Jump to ContentJump to Main Navigation
The Art of Creating PowerFreedman on Strategy$
Users without a subscription are not able to see the full content.

Benedict Wilkinson and James Gow

Print publication date: 2017

Print ISBN-13: 9780190851163

Published to Oxford Scholarship Online: April 2018

DOI: 10.1093/oso/9780190851163.001.0001

Show Summary Details
Page of

PRINTED FROM OXFORD SCHOLARSHIP ONLINE (www.oxfordscholarship.com). (c) Copyright Oxford University Press, 2019. All Rights Reserved. An individual user may print out a PDF of a single chapter of a monograph in OSO for personal use. date: 17 October 2019

The Rise, Fall and Resurgence of ‘Just War’ Thinking from Cicero to Chicago

The Rise, Fall and Resurgence of ‘Just War’ Thinking from Cicero to Chicago

Chapter:
(p.97) 6 The Rise, Fall and Resurgence of ‘Just War’ Thinking from Cicero to Chicago
Source:
The Art of Creating Power
Author(s):

Beatrice Heuser

Publisher:
Oxford University Press
DOI:10.1093/oso/9780190851163.003.0007

This chapter reviews Just War thinking from ancient times to the late twentieth century, engaging with the problematic phenomenon of the ‘judicialization’ of war. The phenomenon emerges from the application of the laws of war and international humanitarian law to the conduct of armed operations. This will limit military options, frequently eliminating the technically most effective ones. The constraints on the reasons for, and the conduct of, warfare can be traced throughout recorded European history. UK Prime Minister Tony Blair’s Chicago speech, informed by Freedman’s thinking, did not mark the end of an evolution. Rather, it was the full rediscovery of older traditions that paved the way for further developments in relation to notions of justice and human rights in international politics, and notions of humanitarian action, in particular – even if those developments were uneven and, in some cases, floundered on the rocks of realism.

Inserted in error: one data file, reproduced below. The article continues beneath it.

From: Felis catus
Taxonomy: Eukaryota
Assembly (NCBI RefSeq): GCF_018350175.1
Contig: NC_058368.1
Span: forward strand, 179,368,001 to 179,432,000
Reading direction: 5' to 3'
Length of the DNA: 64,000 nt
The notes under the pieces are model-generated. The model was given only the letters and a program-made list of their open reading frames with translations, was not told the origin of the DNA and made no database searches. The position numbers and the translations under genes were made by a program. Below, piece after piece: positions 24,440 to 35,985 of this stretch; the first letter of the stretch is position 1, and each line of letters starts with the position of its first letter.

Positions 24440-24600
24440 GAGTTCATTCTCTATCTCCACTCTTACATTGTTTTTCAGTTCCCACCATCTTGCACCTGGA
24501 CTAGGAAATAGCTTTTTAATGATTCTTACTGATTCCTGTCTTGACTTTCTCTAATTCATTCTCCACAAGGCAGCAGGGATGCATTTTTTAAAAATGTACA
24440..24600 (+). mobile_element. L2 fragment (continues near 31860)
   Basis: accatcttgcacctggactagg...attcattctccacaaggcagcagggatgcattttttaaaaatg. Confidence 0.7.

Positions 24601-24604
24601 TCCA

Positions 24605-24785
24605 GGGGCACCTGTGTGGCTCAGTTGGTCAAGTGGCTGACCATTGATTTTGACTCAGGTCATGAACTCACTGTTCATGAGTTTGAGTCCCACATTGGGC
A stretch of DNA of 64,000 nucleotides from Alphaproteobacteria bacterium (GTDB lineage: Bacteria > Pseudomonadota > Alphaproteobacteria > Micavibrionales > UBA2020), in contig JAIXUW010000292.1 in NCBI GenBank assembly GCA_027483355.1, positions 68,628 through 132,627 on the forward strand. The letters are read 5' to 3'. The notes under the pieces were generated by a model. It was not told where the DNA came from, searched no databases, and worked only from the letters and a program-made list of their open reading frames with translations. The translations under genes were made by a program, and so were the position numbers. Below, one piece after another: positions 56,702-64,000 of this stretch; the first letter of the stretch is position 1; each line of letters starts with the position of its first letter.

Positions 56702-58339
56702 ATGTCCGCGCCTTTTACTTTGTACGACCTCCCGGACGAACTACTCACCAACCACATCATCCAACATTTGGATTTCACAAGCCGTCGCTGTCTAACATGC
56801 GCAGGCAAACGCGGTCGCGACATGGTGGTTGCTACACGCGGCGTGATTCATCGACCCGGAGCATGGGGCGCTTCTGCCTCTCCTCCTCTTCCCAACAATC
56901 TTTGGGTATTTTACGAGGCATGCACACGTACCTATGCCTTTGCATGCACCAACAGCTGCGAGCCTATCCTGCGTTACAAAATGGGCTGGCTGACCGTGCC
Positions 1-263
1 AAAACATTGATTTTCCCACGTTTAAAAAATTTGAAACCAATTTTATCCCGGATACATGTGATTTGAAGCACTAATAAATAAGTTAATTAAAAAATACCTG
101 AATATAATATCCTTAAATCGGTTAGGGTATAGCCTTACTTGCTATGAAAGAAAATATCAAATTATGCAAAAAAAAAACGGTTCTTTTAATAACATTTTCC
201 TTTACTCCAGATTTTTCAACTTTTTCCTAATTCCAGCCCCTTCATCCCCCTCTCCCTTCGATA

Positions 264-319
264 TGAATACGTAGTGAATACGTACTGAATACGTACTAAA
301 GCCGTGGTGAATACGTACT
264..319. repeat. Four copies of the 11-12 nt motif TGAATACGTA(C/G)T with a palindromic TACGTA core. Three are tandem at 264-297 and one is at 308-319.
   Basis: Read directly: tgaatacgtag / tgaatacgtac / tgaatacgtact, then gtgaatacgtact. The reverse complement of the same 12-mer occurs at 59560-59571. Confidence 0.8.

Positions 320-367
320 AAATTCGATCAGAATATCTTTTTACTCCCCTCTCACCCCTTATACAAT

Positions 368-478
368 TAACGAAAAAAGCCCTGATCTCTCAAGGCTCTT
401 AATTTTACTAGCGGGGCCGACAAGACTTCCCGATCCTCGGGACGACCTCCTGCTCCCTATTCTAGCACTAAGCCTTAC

Keywords:   Humanitarian law, Blair, Freedman, Chicago Speech, Just War, Judicialization of War

Oxford Scholarship Online requires a subscription or purchase to access the full text of books within the service. Public users can however freely search the site and view the abstracts and keywords for each book and chapter.

Please, subscribe or login to access full text content.

If you think you should have access to this title, please contact your librarian.

To troubleshoot, please check our FAQs , and if you can't find the answer there, please contact us .